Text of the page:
House Intelligence panel to examine 'deepfake' videos in June

House Intelligence panel to examine 'deepfake' videos in June
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The House Intelligence Committee has slated a hearing in June that will examine a series of national security matters, including the threat of videos manipulated by artificial intelligence (AI) that look strikingly real, a panel aide said.

The congressional hearing on June 13 will be one of the first to primarily focus on so-called deepfakes, which experts and lawmakers say pose a major disinformation threat heading into the 2020 election. 

The hearing comes amid a spotlight on a fake video of Speaker Nancy PelosiNancy PelosiTrump scramble to rack up accomplishments gives conservatives heartburn Sherrod Brown backs new North American trade deal: 'This will be the first trade agreement I've ever voted for' Overnight Health Care — Presented by That's Medicaid — Turf war derails push on surprise medical bills | Bill would tax e-cigarettes to pay for anti-vaping campaign | .5M ad blitz backs vulnerable Dems on drug prices MORE (D-Calif.) that made its way across Facebook and other social media platforms in late May.

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This video, which was viewed millions of times, was edited in a way that made her appear to slur her words. While the video was not made with advanced AI technology, experts say that will be the next step in the disinformation threat.

The deepfake technology is growing more sophisticated and prevalent, and average internet users will eventually be able to create doctored videos that will be impossible for the naked eye to distinguish from real ones.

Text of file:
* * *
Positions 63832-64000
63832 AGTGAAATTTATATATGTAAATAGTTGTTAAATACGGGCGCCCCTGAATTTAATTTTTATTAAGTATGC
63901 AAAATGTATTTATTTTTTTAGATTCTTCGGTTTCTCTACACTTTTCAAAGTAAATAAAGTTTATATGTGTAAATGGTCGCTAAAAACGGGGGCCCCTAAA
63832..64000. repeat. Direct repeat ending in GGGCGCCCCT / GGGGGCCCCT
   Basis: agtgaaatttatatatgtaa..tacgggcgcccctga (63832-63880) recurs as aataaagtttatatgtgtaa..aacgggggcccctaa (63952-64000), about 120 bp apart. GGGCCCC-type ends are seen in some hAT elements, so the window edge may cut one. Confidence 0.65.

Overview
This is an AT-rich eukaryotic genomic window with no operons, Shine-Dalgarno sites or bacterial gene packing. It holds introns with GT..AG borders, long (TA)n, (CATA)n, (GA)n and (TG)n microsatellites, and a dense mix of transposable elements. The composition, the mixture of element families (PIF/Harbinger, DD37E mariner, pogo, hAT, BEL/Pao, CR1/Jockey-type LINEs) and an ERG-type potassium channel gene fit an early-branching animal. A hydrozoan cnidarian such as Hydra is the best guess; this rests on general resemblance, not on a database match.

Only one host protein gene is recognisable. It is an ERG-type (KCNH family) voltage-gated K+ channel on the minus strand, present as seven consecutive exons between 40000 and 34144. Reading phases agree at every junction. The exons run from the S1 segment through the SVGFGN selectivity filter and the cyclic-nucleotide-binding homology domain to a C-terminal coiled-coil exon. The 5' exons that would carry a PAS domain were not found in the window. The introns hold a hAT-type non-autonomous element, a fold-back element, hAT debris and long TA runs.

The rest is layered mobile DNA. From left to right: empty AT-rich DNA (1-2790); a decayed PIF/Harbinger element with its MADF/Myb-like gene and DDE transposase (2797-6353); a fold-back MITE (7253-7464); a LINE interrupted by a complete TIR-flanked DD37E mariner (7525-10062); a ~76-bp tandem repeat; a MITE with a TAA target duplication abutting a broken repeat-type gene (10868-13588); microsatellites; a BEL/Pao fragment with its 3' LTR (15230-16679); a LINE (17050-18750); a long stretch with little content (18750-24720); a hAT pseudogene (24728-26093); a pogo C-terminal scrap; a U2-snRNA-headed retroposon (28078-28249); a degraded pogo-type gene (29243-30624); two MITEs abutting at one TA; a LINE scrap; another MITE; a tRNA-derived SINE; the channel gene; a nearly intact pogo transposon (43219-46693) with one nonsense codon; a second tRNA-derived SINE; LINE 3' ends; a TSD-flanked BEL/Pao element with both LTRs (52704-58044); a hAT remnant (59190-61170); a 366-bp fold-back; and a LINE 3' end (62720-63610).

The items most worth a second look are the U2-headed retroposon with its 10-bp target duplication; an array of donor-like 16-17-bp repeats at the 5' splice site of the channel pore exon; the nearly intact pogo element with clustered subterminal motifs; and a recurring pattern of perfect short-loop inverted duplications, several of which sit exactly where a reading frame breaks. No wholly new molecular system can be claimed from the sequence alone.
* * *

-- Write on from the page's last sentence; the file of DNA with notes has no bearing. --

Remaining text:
Experts have warned The Hill that such videos could threaten the integrity of an election if, for example, one falsely depicting candidates making controversial statements goes viral on the eve of an election.

Top U.S. intelligence officials including Director of National Intelligence Dan Coats testified before Congress earlier this year that hostile foreign actors are expected to try to weaponize deepfakes to sow discord and breed doubt.

“Adversaries and strategic competitors probably will attempt to use deep fakes or similar machine-learning technologies to create convincing—but false—image, audio, and video files to augment influence campaigns directed against the United States and our allies and partners,” reads the intelligence community’s 2019 Worldwide Threat Assessment, which was released in January.

The fear of such disinformation in the upcoming presidential election comes after Russia wreaked havoc in the 2016 election through hacks and fake posts on social media.

House Intelligence Committee Chairman Adam Schiff (D-Calif.) told The Hill in April that foreign and domestic actors could “wreak havoc” with the technology during elections.

“Now with deepfake technology, the Russians can push out fake audio or fake video that is indistinguishable from being real. They can make candidates for office say things they’ve never said,” Schiff said.

Schiff also said at the time that one of his chief concerns in 2016 was whether WikiLeaks added forged documents to the authentic ones it published after emails were stolen from the Democratic National Committee.

He said faked videos could be “far more debilitating,” and even have “an election-altering impact.”

Schiff, Senate Intelligence Committee Vice Chairman Mark WarnerMark Robert WarnerTikTok chief cancels Capitol Hill meetings, inflaming tensions Watchdog report finds FBI not motivated by political bias in Trump probe Ex-Rep. Scott Taylor to seek old Virginia seat MORE (D-Va.) and Sen. Marco RubioMarco Antonio RubioWhite House makes push for paid family leave and child care reform Tom Hanks weighs in on primary: 'Anybody can become president' GOP senator blocks bill aimed at preventing Russia election meddling MORE (R-Fla.) have highlighted the videos' threat, which has received little attention so far in Congress.